One day, he passed a wealthy merchant's house and through the open gateway saw many fine possessions and important visitors.

"How powerful that merchant must be!" thought the stonecutter. He became very envious, and wished that he could be like the merchant. Then he would no longer have to live the life of a mere stonecutter.

To his great surprise, he suddenly became the merchant, enjoying more luxuries and power than he had ever dreamed of, envied and detested by those less wealthy than himself. But soon a high official passed by, carried in a sedan chair, accompanied by attendants, and escorted by soldiers beating gongs. Everyone, no matter how wealthy, had to bow low before the procession.

"How powerful that official is!" he thought. "I wish that I could be a high official!"

Then he became the high official, carried everywhere in his embroidered sedan chair, feared and hated by the people all around, who had to bow down before him as he passed. It was a hot summer day, and the official felt very uncomfortable in the sticky sedan chair. He looked up at the sun. It shone proudly in the sky, unaffected by his presence.

"How powerful the sun is!" he thought. "
I wish that I could be the sun!"

Then he became the sun, shining fiercely down on everyone, scorching the fields, cursed by the farmers and labourers. But a huge black cloud moved between him and the earth, so that his light could no longer shine on everything below.

"How powerful that storm cloud is!" he thought. "I wish that I could be a cloud!"

Then he became the cloud, flooding the fields and villages, shouted at by everyone. But soon he found that he was being pushed away by some great force, and realized that it was the wind.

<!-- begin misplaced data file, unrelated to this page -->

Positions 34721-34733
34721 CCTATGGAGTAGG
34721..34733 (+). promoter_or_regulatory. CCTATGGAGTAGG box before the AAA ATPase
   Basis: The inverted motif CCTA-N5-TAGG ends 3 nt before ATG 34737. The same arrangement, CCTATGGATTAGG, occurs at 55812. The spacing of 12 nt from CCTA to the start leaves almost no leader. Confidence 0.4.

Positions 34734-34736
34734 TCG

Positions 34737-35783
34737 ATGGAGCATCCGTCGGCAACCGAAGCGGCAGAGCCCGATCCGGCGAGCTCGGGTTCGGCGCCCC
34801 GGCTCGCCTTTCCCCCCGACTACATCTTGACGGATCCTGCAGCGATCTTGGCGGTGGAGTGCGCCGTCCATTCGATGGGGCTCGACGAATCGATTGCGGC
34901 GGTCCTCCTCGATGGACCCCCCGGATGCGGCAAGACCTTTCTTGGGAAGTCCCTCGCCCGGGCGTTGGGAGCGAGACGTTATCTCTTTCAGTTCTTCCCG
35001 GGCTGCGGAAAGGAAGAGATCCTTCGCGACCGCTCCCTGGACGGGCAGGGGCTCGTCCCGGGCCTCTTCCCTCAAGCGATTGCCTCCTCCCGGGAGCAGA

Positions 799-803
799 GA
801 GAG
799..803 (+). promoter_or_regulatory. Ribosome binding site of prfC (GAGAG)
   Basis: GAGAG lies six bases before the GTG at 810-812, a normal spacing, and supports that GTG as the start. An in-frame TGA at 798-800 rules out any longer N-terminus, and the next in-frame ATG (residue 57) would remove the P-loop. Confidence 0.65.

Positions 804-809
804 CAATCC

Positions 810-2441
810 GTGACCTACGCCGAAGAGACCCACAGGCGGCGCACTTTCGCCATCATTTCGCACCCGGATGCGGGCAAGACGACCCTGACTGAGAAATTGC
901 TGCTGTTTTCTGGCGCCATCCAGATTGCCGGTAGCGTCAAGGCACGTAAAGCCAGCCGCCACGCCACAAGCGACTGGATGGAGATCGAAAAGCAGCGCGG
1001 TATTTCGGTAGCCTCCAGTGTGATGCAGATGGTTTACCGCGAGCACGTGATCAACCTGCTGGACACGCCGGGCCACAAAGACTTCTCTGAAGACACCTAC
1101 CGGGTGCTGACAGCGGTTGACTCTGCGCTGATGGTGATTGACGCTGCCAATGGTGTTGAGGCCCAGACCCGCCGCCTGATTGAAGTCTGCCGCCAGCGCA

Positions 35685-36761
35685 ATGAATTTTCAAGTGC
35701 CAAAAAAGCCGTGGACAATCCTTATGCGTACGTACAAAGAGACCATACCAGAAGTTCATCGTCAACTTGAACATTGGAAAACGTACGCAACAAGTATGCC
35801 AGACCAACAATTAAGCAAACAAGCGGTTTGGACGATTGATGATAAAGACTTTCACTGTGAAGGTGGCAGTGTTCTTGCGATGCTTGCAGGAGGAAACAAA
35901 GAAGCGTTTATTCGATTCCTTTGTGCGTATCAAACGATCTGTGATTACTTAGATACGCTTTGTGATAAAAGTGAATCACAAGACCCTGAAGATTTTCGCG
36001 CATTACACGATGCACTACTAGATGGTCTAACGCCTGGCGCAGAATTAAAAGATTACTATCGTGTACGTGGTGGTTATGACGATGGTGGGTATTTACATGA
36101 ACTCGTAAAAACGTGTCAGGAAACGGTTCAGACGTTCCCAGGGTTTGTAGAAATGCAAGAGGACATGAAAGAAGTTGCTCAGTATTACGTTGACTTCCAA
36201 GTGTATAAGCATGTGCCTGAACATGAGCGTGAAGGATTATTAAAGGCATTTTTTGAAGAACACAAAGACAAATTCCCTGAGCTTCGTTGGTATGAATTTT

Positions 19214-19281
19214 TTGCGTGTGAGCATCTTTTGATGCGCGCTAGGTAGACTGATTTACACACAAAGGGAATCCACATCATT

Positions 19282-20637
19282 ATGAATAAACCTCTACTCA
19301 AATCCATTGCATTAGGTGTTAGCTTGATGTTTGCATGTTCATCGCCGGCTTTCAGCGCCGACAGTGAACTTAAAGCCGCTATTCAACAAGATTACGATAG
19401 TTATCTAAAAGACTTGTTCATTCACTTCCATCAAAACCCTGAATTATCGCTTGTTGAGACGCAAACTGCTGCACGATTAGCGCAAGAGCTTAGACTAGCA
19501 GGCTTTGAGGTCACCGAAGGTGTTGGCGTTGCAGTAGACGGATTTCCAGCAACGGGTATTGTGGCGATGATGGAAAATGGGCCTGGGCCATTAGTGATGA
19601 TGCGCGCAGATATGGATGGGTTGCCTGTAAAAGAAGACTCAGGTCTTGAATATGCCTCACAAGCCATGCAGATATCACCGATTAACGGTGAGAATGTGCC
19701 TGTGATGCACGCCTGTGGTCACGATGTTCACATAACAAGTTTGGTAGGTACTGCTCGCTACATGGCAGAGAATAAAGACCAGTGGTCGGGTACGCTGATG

"How powerful it is!" he thought. "I wish that I could be the wind!"

Then he became the wind, blowing tiles off the roofs of houses, uprooting trees, hated and feared by all below him. But after a while, he ran up against something that would not move, no matter how forcefully he blew against it -- a huge, towering stone.

"How powerful that stone is!" he thought. "I wish that I could be a stone!"

Then he became the stone, more powerful than
anything else on earth.

But as he stood there, he heard the sound of a hammer pounding a chisel into the solid rock and felt himself being changed.

"What could be more powerful than I, the stone?" he thought.
He looked down and saw far below him the figure of a stonecutter.

The Lost Child- Pt. 2

The little boy lived an almost storybook life out there in those woods. Surrounded by a loving family and a beautiful world. It was all he knew now, and he didn't mind it at all.

He didn't know much about change. Just the easygoing life of the country and being the center of attention. Inevitably change would come, though.

And it did. One night his dad brought home a lady that he worked with and had started dating. This new, unfamiliar element was met by immediate suspicion and confusion. Who was this person, this outsider being introduced into his safe world? His father's intentions were very serious concerning her and before long they were married. They would be moving out and living, what seemed like, a million miles away from the only place the boy knew as home. He was plucked from the love and protection he had gotten so used to and taken to live among, what seemed to him, total strangers. He went to a new church, had new family, went to a daycare... He was scared to death of this new life that he had had no say-so in. Fear would eventually turn to resentment, and resentment is a mighty grown-up feeling to have.